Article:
Here’s the good news: you don’t need to be anything other than yourself. You lead with facts when creating an elevator pitch. I recommend sitting with yourself and jotting down your answers to the following questions.
- Who are you, and who do you help? Don’t overthink it. This is answering the basics: what’s your name, job title, and who is your client.
- What is your why? Aka, what is your purpose or driving motivator for your job? And if your most honest answer is “paying my bills,” then ask yourself, “What topic could I talk about for hours and/or feel the most experienced in?”
- Connect it back to them. Here, you’re essentially answering the question, “Why should they care?”
- What is your call to action? What is your ask, or what do you hope comes from introducing yourself?
Or, what I think of as the “who, who, why, why” sandwich. Who am I; who do I serve; why should you care; why I’m pitching to you.
Examples of good elevator pitches
- I’m Sabrina, a marketing coordinator at X Company by day and podcast host of ‘My First Rodeo’ by night. On the show, I help fellow first-generation college graduates transition into adulthood with honest conversations on personal finance, mental health, and social justice. We recently launched a virtual mentorship program for high school girls, and I would love to connect with local county schools to enroll students, promote our program, and have a safe space for young women to talk and prepare for “the real world.” If you’re interested, I would love to set up a time to talk next week. How does next Tuesday work?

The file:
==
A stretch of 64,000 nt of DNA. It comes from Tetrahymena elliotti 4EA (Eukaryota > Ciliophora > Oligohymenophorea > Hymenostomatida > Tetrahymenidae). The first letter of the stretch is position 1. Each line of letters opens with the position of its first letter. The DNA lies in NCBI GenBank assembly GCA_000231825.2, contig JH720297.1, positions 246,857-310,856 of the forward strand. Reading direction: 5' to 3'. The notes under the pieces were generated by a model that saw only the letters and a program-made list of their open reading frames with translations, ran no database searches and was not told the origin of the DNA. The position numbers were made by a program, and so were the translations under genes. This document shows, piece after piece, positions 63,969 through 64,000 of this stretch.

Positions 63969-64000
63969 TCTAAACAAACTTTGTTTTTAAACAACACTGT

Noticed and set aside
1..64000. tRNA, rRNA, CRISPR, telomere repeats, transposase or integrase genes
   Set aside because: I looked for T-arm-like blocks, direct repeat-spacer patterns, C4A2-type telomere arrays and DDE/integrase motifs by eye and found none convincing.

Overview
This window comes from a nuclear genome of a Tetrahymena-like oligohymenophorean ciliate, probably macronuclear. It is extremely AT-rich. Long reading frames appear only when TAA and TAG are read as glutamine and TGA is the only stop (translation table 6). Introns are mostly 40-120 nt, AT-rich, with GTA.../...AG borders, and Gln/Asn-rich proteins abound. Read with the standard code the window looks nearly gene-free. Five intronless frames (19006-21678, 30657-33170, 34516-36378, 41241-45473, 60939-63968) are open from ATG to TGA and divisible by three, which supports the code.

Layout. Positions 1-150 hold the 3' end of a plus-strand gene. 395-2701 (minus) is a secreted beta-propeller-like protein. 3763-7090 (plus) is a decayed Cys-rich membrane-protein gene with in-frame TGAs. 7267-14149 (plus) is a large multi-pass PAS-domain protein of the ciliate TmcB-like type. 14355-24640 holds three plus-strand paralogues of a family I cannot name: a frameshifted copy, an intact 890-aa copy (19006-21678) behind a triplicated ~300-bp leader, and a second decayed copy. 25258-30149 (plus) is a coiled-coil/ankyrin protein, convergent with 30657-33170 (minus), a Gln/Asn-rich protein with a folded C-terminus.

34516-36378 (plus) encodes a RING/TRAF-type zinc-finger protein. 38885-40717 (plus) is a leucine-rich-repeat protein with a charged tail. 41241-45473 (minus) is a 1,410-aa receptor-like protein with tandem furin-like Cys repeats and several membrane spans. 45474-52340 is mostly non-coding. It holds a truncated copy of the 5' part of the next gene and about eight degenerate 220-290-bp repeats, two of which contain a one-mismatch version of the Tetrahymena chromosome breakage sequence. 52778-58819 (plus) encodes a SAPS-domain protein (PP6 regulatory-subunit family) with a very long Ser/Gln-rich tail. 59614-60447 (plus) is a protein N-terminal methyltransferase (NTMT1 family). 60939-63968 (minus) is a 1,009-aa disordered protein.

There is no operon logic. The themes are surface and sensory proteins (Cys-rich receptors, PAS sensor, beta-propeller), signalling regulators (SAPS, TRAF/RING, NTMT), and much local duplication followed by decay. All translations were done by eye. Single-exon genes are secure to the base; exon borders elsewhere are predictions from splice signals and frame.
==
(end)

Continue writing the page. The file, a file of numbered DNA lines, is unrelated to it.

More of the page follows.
- I’m Michael, a former D1 athlete (Go Bucks!) turned high school basketball coach at ABC High School. After retiring as a player in 2010, I returned to the court soon after to coach rising stars the applied techniques and mental toughness needed for the game. Most recently, I helped ABC secure its third championship in the district. I’d love to speak with your local business about a potential partnership or sponsorship. Who should I connect with to discuss a collaboration?
- I’m Alex, a DEI consultant specializing in leadership development. After receiving my Master’s in Human Resources from ABC University, I worked at HIJ Consulting for three years as an Associate Consultant. Though I enjoyed the work, I saw a need for more focused work in the DEI space, so I worked alongside the leadership to develop an L&D roadmap for all executive leaders. In 2019, I left to start my own consulting firm, ALX Consulting. Through a client-consultant relationship, I can identify areas for growth and improvement, examine imminent threats to your organization, and develop a 2-year plan for increased employee retention and engagement.
- I’m Kayleigh, and I recently graduated from ABC University with a degree in communications. Inspired by my love of reporting and community activism, I hope to launch a career in journalism covering socioeconomic inequalities within our local education system. The City Morning News has been a consistent source for updated information; I especially enjoyed your series on how the pandemic affected teachers. I would love to bring my experience and eagerness to the newsroom as an intern. I would love to learn more about the application process and the steps I can take to secure an interview with the team!